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Delisting of a Company

Updated: Oct 21, 2020

By Aaliya Rehman

Delisting implies permanent removal of the company’s shares from the stock market platform. It means that the stocks of the company are no longer listed on BSE and NSE and wants to go private. There are two types of delisting – voluntary and involuntary. Both have significant impact on the shareholders of these companies.


VOLUNTARY DELISTING


A company voluntarily delists its shares when it wants to purchase all of its shares or merge with another company or is looking for more simplification within the company. When this happens , promoters of the company make a public announcement of buyback through a reverse building process by sending out a letter of offer to eligible shareholders and a bidding form. This offers an opportunity to all the eligible shareholders to exit from the company by offering its shares to its respective brokers. However, the final price is decided at which the maximum number of shares has been tendered. If the promoter accepts the price, all valid offers are accepted at that final price and the trade takes place. Those investors who fail to participate in the reverse book-building process have the option of selling their shares to the promoters. The promoters are under an obligation to accept the shares at the same exit price. The investors are allowed to do this for up to one year from the date of delisting.

For example - Vedanta Resources, a metal and mining company has agreed to buy back the public shareholding at a floor or indicative offer price of Rs 87.50. This price is not the final price. The Company will then require approvals of minority shareholders by way of a special resolution adopted through postal ballot.


If you did not sell back your shares in the reverse book building process or during the exit window period, you can still hold them until you find the buyer on the over-the-counter market. The delisted share can be hard to sell, as there will be a decline in liquidity without any over-the-exchange transactions. However, all you need is patience as it takes time to find the buyer who is willing to but at the desired price.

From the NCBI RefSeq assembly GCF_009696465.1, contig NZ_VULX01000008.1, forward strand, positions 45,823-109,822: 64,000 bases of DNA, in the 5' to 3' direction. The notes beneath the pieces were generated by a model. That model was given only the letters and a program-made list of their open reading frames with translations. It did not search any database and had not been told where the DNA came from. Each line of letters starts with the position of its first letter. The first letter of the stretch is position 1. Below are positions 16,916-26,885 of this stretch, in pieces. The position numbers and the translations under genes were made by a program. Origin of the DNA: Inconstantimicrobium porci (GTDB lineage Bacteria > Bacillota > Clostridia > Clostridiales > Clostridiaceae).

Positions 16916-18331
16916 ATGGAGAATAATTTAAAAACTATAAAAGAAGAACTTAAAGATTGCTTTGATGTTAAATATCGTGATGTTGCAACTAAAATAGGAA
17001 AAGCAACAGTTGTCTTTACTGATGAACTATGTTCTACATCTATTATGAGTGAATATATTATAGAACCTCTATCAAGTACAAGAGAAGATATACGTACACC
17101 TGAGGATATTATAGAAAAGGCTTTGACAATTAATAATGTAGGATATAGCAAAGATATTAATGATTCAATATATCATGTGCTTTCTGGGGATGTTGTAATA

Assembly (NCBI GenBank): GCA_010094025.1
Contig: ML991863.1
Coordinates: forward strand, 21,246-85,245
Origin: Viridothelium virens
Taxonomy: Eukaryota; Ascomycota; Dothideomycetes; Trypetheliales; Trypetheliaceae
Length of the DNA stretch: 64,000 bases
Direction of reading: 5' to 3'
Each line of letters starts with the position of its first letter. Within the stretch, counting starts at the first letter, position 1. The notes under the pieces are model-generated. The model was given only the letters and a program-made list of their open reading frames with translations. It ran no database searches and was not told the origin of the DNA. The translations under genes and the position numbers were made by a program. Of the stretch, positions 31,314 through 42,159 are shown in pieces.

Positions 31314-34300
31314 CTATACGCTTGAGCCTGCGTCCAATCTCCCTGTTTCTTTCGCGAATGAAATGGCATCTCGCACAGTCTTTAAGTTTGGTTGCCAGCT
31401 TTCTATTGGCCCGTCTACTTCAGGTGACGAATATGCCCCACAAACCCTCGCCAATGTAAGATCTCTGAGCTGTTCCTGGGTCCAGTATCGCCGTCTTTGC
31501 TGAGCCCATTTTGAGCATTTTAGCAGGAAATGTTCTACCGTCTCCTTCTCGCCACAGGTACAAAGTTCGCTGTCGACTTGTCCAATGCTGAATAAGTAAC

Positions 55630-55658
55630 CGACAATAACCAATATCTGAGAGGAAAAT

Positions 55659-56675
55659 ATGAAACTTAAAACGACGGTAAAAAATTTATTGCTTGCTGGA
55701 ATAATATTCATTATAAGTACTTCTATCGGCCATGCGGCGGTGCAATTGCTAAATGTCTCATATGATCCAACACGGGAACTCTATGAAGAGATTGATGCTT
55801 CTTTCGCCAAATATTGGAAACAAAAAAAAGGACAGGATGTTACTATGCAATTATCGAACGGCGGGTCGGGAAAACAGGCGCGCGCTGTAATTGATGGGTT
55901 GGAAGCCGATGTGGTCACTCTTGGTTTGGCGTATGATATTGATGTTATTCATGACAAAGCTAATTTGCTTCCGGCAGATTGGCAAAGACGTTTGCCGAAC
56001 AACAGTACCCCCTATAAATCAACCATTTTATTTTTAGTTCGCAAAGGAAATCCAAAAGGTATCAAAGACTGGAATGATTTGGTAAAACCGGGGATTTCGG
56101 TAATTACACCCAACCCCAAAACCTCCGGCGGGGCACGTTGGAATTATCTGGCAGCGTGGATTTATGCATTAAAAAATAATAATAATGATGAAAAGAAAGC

However , the delisting shall be considered successful only when the shareholding of the acquirer together with the shares tendered by public shareholders reaches 90% of the total share capital of the company.


INVOLUNTARY DELISTING


In the case of involuntary delisting of shares, the delisted company and its promoters barred from accessing the securities market for ten years from the date of compulsory delisting. Involuntary delisting of shares can happen due to several reasons, such as the company becomes bankrupt or fails to meet the compliance standards set by SEBI.

In this case, promoters have to buy back the shares at the value determined by an independent evaluator. In this case, whatever price is offered by company, it’s suggested to take it and close the matter. Involuntarily delisting does not affect your ownership of shares, but shares do not hold any significant value after delisting as they cannot be further traded on a stock exchange platform.

According to SEBI , the company is liable to compensate the security-holders of the company by paying them the fair value of the securities held by them and acquiring their securities, subject to their option to remain security-holders with the company.


For example – Tulsi Extrusions ltd , Pratibha Industries ltd , Zylogs system limited have been compulsory or involuntarily delisted by SEBI around 2015.


Recently Vedanta Limited went for the delisting but it was not successful and it became the third company to make unsuccessful delisting efforts in last two years after INEOS Styrolution and Linde India


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